We have analysed and studied the availability of nutrients at root level of the various plots of land in order to typify the various vineyards and enhance their differences. The characteristics we found certainly depend on the geological composition and evolution of soil substrate, but the viability (microbial activity) of these soils is the true key to secure a balanced nutrition of the vines and bring what the soil has to offer to the wine.
Here at Tiare we have recently conducted detailed studies on the microbial communities in the soil and their impact on the quality of our wines. Mineral nutrition and soil management is carried out with thorough care and to the upmost standard to enhance the particular characteristics of the wines.
Cover crops are planted between the rows in autumn to promote root vigour and maintain the soil covered during winter. The vivid blooming of the wildflowers in spring attracts many beneficial insects and pollinating insects that preserve biological balance. Later on in the season, the cover crops are tilled in to improve the vitality of the soil, to increase the availability of oxygen and improve the overall quantity and quality of the organic matter.
The ratio between leaves and grapes per vine is another important factor we at Tiare always carefully consider as it contributes to determining the high-end quality of our wines.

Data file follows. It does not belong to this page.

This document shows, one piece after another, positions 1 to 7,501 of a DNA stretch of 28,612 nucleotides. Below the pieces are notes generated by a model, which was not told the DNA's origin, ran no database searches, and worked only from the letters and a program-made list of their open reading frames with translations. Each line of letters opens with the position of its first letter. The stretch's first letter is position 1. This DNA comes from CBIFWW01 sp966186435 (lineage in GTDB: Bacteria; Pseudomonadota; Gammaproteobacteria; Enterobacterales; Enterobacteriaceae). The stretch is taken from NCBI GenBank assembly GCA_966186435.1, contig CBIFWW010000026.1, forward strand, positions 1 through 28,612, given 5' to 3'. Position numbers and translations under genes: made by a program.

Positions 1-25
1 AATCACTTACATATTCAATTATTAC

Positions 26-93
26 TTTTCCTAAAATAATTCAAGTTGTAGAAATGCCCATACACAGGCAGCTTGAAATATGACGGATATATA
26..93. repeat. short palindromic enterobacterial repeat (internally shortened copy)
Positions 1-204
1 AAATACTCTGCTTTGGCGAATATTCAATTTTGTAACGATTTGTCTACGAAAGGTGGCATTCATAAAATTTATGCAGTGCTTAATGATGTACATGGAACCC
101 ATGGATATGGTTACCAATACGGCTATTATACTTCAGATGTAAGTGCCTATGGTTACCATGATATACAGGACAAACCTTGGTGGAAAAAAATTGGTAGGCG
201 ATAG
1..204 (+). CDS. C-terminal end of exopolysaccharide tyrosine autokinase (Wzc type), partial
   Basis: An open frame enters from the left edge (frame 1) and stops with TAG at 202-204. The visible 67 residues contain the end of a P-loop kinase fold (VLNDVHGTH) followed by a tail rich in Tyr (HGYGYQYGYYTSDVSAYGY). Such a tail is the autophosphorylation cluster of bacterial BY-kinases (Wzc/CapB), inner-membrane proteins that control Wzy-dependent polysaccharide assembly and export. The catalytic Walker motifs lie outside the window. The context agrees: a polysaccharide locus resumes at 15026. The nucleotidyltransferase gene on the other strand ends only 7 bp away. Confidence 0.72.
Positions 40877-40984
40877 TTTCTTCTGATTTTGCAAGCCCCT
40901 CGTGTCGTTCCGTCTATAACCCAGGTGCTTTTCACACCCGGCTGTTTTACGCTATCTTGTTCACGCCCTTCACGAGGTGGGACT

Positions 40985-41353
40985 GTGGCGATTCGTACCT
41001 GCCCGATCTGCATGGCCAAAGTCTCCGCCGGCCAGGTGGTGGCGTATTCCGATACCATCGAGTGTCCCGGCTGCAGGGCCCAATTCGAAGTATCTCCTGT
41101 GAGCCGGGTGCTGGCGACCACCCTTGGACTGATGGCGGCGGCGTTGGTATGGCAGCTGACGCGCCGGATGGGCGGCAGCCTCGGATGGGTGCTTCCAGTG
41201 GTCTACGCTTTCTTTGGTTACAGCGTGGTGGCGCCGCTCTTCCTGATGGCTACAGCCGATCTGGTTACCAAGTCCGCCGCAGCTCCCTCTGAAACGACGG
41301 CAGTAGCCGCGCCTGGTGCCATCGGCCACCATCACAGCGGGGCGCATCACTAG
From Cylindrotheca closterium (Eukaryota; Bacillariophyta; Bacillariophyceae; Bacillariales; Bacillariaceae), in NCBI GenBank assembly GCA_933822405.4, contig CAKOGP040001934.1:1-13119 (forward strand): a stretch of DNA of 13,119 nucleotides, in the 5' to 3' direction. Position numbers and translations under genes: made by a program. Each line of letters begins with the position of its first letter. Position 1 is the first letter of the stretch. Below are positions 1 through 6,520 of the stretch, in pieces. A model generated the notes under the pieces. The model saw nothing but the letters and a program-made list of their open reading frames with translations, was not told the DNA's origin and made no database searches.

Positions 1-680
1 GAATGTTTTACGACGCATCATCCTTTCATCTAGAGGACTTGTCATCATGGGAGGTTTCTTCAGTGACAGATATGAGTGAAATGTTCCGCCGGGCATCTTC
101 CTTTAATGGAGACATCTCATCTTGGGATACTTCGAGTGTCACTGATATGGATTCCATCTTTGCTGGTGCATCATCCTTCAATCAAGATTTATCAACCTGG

Following several tests conducted in our vineyards, we made some changes to our classical foliage management practice in order to achieve a high leaves/fruit ratio per vine, which increases the concentration of thiols in the wines, breaking with the old conventions that often only work for some winegrowing models and oenological targets.
The vines in some of our vineyards undergo selective removal of the leaves around the berry clusters allowing for the enhancement of the various qualities of the grapes, which then translate into the characteristics of the wine. Defoliation may vary according to the weather conditions of the year.
Choosing the right moment to harvest the grapes is fundamental to achieve interesting characteristics, which are then enhanced in winemaking. Carefully tracking the aromatic ripening process by monitoring the changes in colour of the berries allows us to ensure the presence of certain aromatic compound classes; hence we go about harvesting the grapes of different vineyard at different times.
The grapes that come from vineyards with a higher vigour are used to achieve a more aromatic base, while grapes from less vigorous plants yield wines with more structure.
Being able to choose the optimal moment to harvest the various varieties according to their aromatic ripening is crucial when the goal is to achieve high-standard quality wines.